A thoughtful pause.

"Nurses," Robert guessed. And hoped, really, because if he'd guessed wrong he'd look like an idiot.

"Freshly out of school! I was there with them for a month. And I've been hearing about you for four years."

Alice crossed her legs. "You quite lived up to expectations, I must say."

"Oh no," said Robert, because what else could he say? This time around in medical school he'd been somewhat of a troublemaker. It was the friends he chose. "I am sorry."

"Why apologize? It's a compliment - hey, did you take a picture of my lipstick stains?" she asked, twisting around to face him.

Robert couldn't help it. He started to laugh, again, quietly, and had to leave it to Dawn to answer the question:

"It's on the wall in the doctors' lounge. Saw it this morning."

"Oh, ace! You know I want to see it."

Suddenly, Alice abandoned Robert's lap in favor of sitting next to Dawn. She left Robert with her jacket.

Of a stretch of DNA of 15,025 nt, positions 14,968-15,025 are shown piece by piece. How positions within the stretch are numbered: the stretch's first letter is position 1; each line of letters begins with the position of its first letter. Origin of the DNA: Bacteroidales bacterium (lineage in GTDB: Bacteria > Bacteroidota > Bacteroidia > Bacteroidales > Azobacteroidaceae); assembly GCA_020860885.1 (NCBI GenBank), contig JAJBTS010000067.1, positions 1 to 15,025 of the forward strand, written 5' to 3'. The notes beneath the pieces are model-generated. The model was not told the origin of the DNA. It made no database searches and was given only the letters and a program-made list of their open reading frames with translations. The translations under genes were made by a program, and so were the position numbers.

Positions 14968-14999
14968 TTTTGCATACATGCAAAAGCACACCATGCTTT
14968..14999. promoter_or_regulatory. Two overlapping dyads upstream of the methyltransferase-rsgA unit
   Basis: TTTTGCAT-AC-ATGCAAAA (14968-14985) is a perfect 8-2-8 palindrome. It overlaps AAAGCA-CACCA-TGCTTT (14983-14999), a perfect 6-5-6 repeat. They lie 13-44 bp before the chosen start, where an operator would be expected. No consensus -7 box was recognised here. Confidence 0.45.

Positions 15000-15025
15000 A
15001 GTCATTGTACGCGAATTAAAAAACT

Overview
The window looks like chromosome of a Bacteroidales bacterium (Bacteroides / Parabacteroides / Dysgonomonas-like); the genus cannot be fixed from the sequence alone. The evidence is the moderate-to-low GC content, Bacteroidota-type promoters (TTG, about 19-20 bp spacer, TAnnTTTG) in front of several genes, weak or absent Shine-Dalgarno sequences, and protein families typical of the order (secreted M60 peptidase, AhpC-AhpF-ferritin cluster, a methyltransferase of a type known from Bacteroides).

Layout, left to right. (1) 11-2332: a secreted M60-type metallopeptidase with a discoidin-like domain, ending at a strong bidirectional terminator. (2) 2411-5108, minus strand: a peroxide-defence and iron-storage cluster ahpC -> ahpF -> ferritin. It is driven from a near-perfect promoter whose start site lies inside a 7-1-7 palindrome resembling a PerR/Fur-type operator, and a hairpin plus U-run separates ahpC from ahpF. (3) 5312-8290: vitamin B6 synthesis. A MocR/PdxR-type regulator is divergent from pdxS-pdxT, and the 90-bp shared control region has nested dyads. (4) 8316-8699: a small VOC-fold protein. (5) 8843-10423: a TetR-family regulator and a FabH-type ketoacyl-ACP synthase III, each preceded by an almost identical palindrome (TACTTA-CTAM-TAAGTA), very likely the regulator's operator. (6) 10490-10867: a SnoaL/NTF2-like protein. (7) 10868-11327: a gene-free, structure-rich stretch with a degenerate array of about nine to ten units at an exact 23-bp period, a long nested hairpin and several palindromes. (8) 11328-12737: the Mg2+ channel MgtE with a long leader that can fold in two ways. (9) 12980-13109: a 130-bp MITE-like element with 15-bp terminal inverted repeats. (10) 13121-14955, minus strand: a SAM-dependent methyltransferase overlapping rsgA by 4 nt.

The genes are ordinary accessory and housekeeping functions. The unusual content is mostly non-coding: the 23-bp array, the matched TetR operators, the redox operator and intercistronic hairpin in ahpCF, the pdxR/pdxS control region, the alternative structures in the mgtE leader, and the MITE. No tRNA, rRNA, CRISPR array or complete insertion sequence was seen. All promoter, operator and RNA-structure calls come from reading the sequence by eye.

"I don't know what this is about, but the typesetting is pretty," Dawn told Alice, offering her one of the pages.

"Stop. That," Robert spluttered, on his way to the coat hanger.

"Ooh, I wonder what's wrong with them? Poor Johnny. Stuck in a foxhole."

"Put them down," Robert said in a teasingly agitated voice, but Dawn, at least, paid him no heed.

"I wonder if there's one named Johnny," she said thoughtfully, paging through.

"Dawn –"

But Robert didn't get up to stop her.

"Oh, let's find one!" Alice said, ignoring Robert, though she did send a little grin at him before rifling through more pages.